On this day in 1529, the Tudor King, Henry VIII appropriated the thirteenth-century York Place, which had originally been built for the Archbishops of York, from the then Archbishop, Cardinal Wolsey, and he renamed it Whitehall Palace (whence, from Shakespeare’s “King Henry the Eighth”, “You must no more call it York Place: that is past; For since the Cardinal fell that title’s lost. ‘Tis now the King’s and called Whitehall”). Whitehall Palace essentially came to take the place of the Old Palace of Westminster, large parts of which had been rendered unusable by a fire in 1512.
It was considerably extended by Henry VIII and later by his daughter Queen Elizabeth I, and by the Stuart Kings James I, Charles I and Charles II. It was undamaged in the Great Fire of 1666, but substantially burnt down in another fire in 1698.
Essentially only the Banqueting House, built for James I by Inigo Jones in 1622, and notable as the first Renaissance building in London, with a ceiling by Rubens, still stands (together with “Henry VIII’s wine cellar” in the nearby Ministry of Defence building in Horse Guards’ Avenue, the site of his tilt-yard in Horse Guards’ Parade, part of his tennis court in the Cabinet Office at No. 70 Whitehall, and “Queen Mary’s Steps”, built in 1691, on the Embankment). The Holbein Gate, built in 1532, and notable as the probable place of the clandestine marriage of Henry and Anne Boleyn in 1533, survived both fires, but was demolished in 1759.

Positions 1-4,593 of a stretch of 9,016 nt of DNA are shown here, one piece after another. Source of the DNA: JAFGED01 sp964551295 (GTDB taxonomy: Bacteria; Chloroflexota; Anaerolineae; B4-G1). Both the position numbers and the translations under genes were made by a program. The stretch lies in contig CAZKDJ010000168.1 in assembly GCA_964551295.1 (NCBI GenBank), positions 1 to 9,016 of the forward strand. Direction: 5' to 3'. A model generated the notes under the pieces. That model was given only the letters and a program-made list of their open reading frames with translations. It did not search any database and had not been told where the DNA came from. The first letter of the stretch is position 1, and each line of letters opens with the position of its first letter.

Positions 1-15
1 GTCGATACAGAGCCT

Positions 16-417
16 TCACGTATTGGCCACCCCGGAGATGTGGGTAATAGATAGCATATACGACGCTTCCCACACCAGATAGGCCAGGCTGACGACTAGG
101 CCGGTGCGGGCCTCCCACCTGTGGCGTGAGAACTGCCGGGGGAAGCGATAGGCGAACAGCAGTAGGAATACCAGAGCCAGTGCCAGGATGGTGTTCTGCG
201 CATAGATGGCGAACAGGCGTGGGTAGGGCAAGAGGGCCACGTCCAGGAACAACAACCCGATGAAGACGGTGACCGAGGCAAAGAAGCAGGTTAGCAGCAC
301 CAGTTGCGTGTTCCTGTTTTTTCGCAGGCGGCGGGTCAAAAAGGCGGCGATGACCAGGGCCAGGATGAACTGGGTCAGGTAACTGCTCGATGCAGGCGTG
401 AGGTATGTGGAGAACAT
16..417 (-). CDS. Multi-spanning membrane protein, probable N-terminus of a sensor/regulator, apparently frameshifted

Charles I was executed outside the Banqueting House in 1649.